Hardware:

I have a 2016 Macbook. A 2019 iPad Mini.  iPhone SE and XR.  I'm crunching Excel sheets with around thirty thousand lines and the formulas that took me a long time to set up that are linked to other sheets.  So I have multiple sheets open along with a browser, Outlook, the native Mail app, and the Messages open.  There are lags between switching apps at times and Excel not working when it's "thinking".  It's like that on my Windows 10 PC at work as well but it is faster with the work PC.  

At the time when I got the MacBook, I had not anticipated that I would use it as a work laptop.  I expected to be using for writing and simple content creation, and learning to code.  And if there was work that I need to do for my company, I thought I could use  iWork or use the online Microsoft Office apps.  I even thought I could use the mobile version of Office  as well.  Alas, iWork does not have all the tools I need.  Nor does the mobile or online version of Office.  Microsoft really should have called those versions "Office Lite".

If I had known that I would be using my personal laptop for work, I would have been more careful about the MacBook that end up getting.  Prior to my MacBook, I had a 2013 MacBook Pro.  I would have to be more careful about which Mac I get in the future.  However, who knows what Apple's road map is going to be in a couple of years.  There are rumors that Apple could move away from the Intel chips and use chips that it designed like the ones that power the iPhones and iPads.  I would except those Macs to be pretty juiced up to at least the same level of processing power as the ones powered by Intel.  

But that's a question and decision for another day.  I anticipate working at home for another month with the safer-at-home order being extended and will likely be extended in California through at least early May and my company being very adamant about keeping us at home.  After that, I may not feel that my MacBook being underpowered once I return to working from my office.  

Environment:

I can work anywhere.  I'm one of those people.  I have something I need to get done today, I'll find a way to get it done.  I'm kinda Jack Bauer about it in that sense.  my mind starts running in different directions until I find a path that will get me there.  It's nothing special.  I'm sure most people are like that if you think about it.  We all manage, right?  Work, home, life.  All those things combine to make our lives interesting.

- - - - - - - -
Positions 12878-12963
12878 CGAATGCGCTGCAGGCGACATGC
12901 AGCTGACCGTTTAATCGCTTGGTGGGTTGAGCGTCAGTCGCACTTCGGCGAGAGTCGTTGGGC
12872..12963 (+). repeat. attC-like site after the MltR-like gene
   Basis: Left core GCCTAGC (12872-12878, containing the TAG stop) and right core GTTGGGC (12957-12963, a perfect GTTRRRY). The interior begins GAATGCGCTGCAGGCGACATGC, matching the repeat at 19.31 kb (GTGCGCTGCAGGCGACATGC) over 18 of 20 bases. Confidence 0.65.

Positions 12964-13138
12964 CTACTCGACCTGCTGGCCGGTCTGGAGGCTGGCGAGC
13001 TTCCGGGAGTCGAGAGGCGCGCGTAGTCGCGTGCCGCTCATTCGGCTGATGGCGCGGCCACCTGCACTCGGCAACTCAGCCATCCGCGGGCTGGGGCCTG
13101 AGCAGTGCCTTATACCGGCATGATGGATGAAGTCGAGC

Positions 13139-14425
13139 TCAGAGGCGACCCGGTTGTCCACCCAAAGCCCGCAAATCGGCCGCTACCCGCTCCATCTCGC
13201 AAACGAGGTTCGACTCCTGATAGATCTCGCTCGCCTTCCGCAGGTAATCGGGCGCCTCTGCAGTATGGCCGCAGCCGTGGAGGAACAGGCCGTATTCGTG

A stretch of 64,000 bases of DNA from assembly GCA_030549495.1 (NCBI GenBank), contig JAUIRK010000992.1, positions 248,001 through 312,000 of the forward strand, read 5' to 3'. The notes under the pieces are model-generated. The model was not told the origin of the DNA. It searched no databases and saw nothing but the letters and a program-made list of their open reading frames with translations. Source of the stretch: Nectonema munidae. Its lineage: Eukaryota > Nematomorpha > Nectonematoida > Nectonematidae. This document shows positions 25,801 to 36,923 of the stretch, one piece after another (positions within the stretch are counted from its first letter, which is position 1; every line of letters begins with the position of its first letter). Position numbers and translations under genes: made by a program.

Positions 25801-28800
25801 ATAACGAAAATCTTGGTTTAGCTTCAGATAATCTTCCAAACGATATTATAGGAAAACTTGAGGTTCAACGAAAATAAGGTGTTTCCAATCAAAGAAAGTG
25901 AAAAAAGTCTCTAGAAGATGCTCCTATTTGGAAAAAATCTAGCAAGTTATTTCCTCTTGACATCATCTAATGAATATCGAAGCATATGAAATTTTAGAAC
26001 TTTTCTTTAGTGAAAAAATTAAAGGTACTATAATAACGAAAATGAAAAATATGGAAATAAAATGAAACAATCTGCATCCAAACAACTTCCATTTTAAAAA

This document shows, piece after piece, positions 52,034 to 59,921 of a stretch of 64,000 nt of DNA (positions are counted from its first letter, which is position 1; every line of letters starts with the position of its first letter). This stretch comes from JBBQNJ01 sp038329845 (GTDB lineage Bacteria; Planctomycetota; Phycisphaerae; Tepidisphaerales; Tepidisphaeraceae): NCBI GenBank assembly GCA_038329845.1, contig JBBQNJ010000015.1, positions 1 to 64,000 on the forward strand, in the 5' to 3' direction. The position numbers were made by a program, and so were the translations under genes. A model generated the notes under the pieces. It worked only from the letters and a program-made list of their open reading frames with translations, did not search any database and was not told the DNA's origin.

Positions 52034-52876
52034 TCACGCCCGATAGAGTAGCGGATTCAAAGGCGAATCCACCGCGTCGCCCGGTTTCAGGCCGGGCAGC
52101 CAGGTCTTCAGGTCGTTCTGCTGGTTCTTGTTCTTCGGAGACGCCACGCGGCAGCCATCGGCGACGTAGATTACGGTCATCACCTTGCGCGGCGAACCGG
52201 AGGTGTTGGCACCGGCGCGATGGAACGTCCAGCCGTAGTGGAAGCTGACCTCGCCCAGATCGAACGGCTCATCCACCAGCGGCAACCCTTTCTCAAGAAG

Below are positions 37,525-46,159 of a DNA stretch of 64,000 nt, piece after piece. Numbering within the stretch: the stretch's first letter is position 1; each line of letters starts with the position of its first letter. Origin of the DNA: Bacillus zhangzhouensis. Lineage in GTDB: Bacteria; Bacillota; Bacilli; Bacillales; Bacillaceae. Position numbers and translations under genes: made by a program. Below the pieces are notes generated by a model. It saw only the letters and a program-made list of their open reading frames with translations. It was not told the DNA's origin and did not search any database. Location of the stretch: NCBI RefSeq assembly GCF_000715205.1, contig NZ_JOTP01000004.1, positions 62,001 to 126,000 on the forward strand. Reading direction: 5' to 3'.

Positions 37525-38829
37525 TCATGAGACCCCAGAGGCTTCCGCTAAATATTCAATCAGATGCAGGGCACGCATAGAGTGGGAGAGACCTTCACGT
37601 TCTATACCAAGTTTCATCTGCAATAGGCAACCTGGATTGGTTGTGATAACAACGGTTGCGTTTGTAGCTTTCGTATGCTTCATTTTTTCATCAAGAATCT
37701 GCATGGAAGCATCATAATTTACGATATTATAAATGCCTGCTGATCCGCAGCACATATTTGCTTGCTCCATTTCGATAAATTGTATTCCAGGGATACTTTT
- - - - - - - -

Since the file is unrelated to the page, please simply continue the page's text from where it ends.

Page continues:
So, I can work on my bed, living room, backyard, or sitting on my steps outside my building.  Currently, we are working on the dining table.  We squished our laptops together, a small lamp for an ambiance, a couple of plants, a humidifier, iPad, an USB hub, and our phones.  And lots and lots of wire.  As I mentioned above, I have something playing in the background at times.  So, if it's something my wife probably would not listen to, I have a cheap Bluetooth earpiece that pipes the sound from the video or podcast or music through it.

Preparedness:

Nah.  I was not ready at all.  Ideally, one I was given the instruction to work from home, I should have been ready from the start, right?  I have had to go into the office twice a week the first two weeks.  And once last week.  That's five times.  I would rather not go in at all.  I probably will not go in starting next week.  I still had to go in and get files.  When I did go in, I was working on transferring files to the cloud or scanning docs that I needed or thought I needed.  

This is very valuable lesson I learned as far as being mobile, not just working from home.  Before the pandemic, we were making plans to travel more.  We took a few short trips last year but nothing like being away from the office for the whole week.  And my iPad mini was up to the task.  Did not even think about bringing my MacBook.  

Bottomline - I was fine if I had to be away from the office for a few days.  But working from home never crossed my mind.  I pride myself in thinking ahead a lot of the time.  When it came to this, I really did not anticipate it.  I would not chastise myself and conclude that I dropped the ball but I certainly have learned from this experience.

All in all, I manage to get what I need done most of the time and my productivity has been up.  If work said that I could work from home forever, I would be very happy to do just that.